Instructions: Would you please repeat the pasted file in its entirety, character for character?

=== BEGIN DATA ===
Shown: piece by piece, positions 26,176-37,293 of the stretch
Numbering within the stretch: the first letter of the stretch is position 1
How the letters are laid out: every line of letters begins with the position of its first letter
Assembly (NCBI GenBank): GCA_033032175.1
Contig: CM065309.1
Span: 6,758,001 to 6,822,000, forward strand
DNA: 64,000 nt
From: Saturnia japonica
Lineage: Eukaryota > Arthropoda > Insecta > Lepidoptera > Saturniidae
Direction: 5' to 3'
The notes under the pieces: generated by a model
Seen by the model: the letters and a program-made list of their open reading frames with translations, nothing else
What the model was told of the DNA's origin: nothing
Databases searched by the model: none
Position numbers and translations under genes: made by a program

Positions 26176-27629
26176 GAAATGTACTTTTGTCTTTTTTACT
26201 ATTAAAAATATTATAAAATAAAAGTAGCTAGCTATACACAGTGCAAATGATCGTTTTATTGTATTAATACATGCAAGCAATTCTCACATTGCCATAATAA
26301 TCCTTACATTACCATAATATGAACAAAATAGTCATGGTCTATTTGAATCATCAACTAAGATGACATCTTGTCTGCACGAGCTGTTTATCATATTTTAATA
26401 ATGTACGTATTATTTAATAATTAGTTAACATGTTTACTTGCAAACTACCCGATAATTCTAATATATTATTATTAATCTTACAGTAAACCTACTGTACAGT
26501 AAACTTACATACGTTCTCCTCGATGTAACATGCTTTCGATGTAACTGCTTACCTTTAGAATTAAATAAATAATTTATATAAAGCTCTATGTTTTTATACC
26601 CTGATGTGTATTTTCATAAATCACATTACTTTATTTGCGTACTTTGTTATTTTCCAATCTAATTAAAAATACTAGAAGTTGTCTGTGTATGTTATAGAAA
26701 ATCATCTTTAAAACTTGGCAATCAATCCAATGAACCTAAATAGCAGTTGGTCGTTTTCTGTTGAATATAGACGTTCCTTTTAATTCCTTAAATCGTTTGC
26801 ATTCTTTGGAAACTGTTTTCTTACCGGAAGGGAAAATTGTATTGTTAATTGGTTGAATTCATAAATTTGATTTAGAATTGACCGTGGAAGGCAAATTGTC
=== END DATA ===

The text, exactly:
Shown: piece by piece, positions 26,176-37,293 of the stretch
Numbering within the stretch: the first letter of the stretch is position 1
How the letters are laid out: every line of letters begins with the position of its first letter
Assembly (NCBI GenBank): GCA_033032175.1
Contig: CM065309.1
Span: 6,758,001 to 6,822,000, forward strand
DNA: 64,000 nt
From: Saturnia japonica
Lineage: Eukaryota > Arthropoda > Insecta > Lepidoptera > Saturniidae
Direction: 5' to 3'
The notes under the pieces: generated by a model
Seen by the model: the letters and a program-made list of their open reading frames with translations, nothing else
What the model was told of the DNA's origin: nothing
Databases searched by the model: none
Position numbers and translations under genes: made by a program

Positions 26176-27629
26176 GAAATGTACTTTTGTCTTTTTTACT
26201 ATTAAAAATATTATAAAATAAAAGTAGCTAGCTATACACAGTGCAAATGATCGTTTTATTGTATTAATACATGCAAGCAATTCTCACATTGCCATAATAA
26301 TCCTTACATTACCATAATATGAACAAAATAGTCATGGTCTATTTGAATCATCAACTAAGATGACATCTTGTCTGCACGAGCTGTTTATCATATTTTAATA
26401 ATGTACGTATTATTTAATAATTAGTTAACATGTTTACTTGCAAACTACCCGATAATTCTAATATATTATTATTAATCTTACAGTAAACCTACTGTACAGT
26501 AAACTTACATACGTTCTCCTCGATGTAACATGCTTTCGATGTAACTGCTTACCTTTAGAATTAAATAAATAATTTATATAAAGCTCTATGTTTTTATACC
26601 CTGATGTGTATTTTCATAAATCACATTACTTTATTTGCGTACTTTGTTATTTTCCAATCTAATTAAAAATACTAGAAGTTGTCTGTGTATGTTATAGAAA
26701 ATCATCTTTAAAACTTGGCAATCAATCCAATGAACCTAAATAGCAGTTGGTCGTTTTCTGTTGAATATAGACGTTCCTTTTAATTCCTTAAATCGTTTGC
26801 ATTCTTTGGAAACTGTTTTCTTACCGGAAGGGAAAATTGTATTGTTAATTGGTTGAATTCATAAATTTGATTTAGAATTGACCGTGGAAGGCAAATTGTC